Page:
The live event promoter lobby won a victory over secondary ticketing competition, as a Paris court ruled that Google cannot allow ticket resale companies to advertise on its search platforms without permission from the promoters. The ruling will likely limit fans from finding non-primary ticket inventory, forcing them to pay full “retail” price even for performances where the secondary market offers better prices.

Despite rules implemented in recent years requiring ticket resale operations to disclose that they are not an official venue or ticketing agency but rather a resale marketplace (as well as the word “AD” showing up on paid search listings), music industry insiders have long pushed the narrative that consumers are unaware that they are purchasing secondary market tickets and therefore being deceived. As such, they have continued to push for increasingly harsh regulation against ticket resale both in general and in advertising standards for platforms such as Google.

Secondary ticketing is already regulated in France, which requires permission from an event promoter to list tickets for sale – a tall order when ticketing agencies and promoters have turned to increasing restrictions on consumer rights regarding tickets they have already paid for but cannot use across the globe. Ticket resale operators outside of France, however, were still able to advertise tickets listed on their marketplaces through the Google ads platform, adding liquidity and competition to the market for buyers.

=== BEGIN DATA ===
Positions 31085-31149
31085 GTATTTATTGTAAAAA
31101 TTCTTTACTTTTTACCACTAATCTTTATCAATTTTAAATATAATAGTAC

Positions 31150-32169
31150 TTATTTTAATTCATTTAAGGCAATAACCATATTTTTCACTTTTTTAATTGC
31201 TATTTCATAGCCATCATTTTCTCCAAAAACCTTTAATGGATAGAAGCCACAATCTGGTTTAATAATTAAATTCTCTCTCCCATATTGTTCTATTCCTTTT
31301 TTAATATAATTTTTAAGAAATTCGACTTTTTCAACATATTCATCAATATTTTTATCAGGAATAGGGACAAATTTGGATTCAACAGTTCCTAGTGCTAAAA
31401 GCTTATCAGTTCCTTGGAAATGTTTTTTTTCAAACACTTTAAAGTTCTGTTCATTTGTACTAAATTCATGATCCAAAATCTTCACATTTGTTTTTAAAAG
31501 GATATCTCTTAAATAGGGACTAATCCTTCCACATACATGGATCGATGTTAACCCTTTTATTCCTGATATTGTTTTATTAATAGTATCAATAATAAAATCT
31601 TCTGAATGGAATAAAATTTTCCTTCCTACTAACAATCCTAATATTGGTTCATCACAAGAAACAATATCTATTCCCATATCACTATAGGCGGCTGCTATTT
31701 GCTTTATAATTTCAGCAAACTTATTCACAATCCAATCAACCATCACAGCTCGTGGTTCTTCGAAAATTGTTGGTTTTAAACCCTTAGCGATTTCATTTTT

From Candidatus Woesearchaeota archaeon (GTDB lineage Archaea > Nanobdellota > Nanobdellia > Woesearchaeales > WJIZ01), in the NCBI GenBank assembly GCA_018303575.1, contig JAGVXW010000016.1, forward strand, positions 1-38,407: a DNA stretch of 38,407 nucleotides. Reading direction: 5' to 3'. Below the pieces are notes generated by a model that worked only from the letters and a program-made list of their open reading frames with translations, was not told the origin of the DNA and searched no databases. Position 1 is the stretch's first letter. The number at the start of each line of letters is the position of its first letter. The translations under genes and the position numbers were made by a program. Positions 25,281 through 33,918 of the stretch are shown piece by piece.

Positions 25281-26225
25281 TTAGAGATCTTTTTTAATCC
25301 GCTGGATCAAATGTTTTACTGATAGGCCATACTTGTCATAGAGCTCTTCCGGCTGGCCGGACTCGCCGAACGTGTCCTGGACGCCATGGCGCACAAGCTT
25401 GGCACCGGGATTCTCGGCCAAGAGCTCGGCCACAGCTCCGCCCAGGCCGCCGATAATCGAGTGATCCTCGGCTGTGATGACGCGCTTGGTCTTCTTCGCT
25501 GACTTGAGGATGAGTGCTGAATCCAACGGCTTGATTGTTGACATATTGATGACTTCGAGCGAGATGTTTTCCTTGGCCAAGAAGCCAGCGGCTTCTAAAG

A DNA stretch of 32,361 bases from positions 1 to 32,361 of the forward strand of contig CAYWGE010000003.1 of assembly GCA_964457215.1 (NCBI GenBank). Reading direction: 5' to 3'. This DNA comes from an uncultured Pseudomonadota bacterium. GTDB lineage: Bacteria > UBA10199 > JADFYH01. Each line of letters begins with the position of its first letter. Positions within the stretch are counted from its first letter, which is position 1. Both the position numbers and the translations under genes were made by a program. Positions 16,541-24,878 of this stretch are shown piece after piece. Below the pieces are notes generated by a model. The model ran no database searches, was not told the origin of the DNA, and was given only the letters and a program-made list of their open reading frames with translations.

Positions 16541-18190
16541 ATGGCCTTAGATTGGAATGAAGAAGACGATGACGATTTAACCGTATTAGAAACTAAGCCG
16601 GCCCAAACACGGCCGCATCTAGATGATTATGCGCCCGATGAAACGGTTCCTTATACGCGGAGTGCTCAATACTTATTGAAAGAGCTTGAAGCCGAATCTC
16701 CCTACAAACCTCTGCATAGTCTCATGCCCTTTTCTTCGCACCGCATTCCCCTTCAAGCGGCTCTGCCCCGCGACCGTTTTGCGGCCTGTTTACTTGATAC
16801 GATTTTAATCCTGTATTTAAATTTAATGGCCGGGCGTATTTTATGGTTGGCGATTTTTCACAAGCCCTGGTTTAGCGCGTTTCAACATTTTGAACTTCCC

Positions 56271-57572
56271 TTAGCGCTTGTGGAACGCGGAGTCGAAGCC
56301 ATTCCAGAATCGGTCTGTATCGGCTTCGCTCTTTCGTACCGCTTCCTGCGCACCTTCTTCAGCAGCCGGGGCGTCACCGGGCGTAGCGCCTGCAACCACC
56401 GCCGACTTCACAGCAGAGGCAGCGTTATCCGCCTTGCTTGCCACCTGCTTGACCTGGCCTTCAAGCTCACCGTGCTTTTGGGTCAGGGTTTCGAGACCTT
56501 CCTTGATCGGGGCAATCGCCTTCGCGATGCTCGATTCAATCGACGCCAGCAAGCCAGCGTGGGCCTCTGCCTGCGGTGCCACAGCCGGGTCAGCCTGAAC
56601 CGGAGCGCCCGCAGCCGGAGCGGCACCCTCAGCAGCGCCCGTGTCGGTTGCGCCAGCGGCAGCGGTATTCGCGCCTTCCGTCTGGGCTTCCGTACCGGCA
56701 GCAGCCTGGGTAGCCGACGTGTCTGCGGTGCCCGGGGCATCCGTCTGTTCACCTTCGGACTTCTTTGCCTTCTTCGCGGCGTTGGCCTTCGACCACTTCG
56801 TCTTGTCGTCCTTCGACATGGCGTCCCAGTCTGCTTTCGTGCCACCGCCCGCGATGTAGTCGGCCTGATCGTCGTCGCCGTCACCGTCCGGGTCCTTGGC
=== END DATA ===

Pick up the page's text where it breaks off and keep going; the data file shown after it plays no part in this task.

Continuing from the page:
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Trade group PRODISS led the charge to get Google ads competition for tickets banned in France, pushing to have the U.S.-based search giant extend French law to advertisers based outside of that country so long as the tickets in question were for events within it. And the courts went along with the lobby.

With the ruling, Google is not allowed to sell keywords to advertisers related to shows in France without the promoters permission, whether the advertiser is a sovereign citizen of a nation with less regressive marketplace rules for ticketing or not. Further, the court ruled that Google can be liable for “reputational damage” for companies in the entertainment industry who feel they are unjustly targeted by consumer complaints over prices spiraling ever-higher when secondary ticket companies point out that primary tickets are more expensive than ever due to “slow ticketing” practices that attempt to maximize sale price for every seat in the house, then dump unsold inventory at a steep discount to ensure that seats aren’t empty as the show date approaches.

FEAT, which campaigns against ticketing competition from secondary resale platforms, lauded the ruling. The courts decision “is significant as it is an acknowledgement of the role that advertising platforms play in illegal sales,” it said. “Far from being viewed as passive, [Google] must accept responsibility for their role in facilitating illegal activity.”

Google was ordered to pay PRODISS 40,000 Euros in damages and an additional 20,000 euros under article 700 of the Code of Civil Procedure (CPC) according to IQ-Mag. The search giant has a month to comply with the terms of the ruling.